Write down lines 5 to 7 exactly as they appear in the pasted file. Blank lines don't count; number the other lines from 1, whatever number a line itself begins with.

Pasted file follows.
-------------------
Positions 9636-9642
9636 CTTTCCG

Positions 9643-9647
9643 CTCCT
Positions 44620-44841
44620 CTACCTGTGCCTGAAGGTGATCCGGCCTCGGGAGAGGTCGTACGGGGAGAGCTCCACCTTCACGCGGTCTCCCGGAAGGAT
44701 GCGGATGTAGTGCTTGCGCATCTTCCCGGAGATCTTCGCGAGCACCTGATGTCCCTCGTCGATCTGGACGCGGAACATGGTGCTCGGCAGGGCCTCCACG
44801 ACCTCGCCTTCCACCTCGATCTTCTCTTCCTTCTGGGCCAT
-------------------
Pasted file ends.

Positions 44620-44841
44620 CTACCTGTGCCTGAAGGTGATCCGGCCTCGGGAGAGGTCGTACGGGGAGAGCTCCACCTTCACGCGGTCTCCCGGAAGGAT
44701 GCGGATGTAGTGCTTGCGCATCTTCCCGGAGATCTTCGCGAGCACCTGATGTCCCTCGTCGATCTGGACGCGGAACATGGTGCTCGGCAGGGCCTCCACG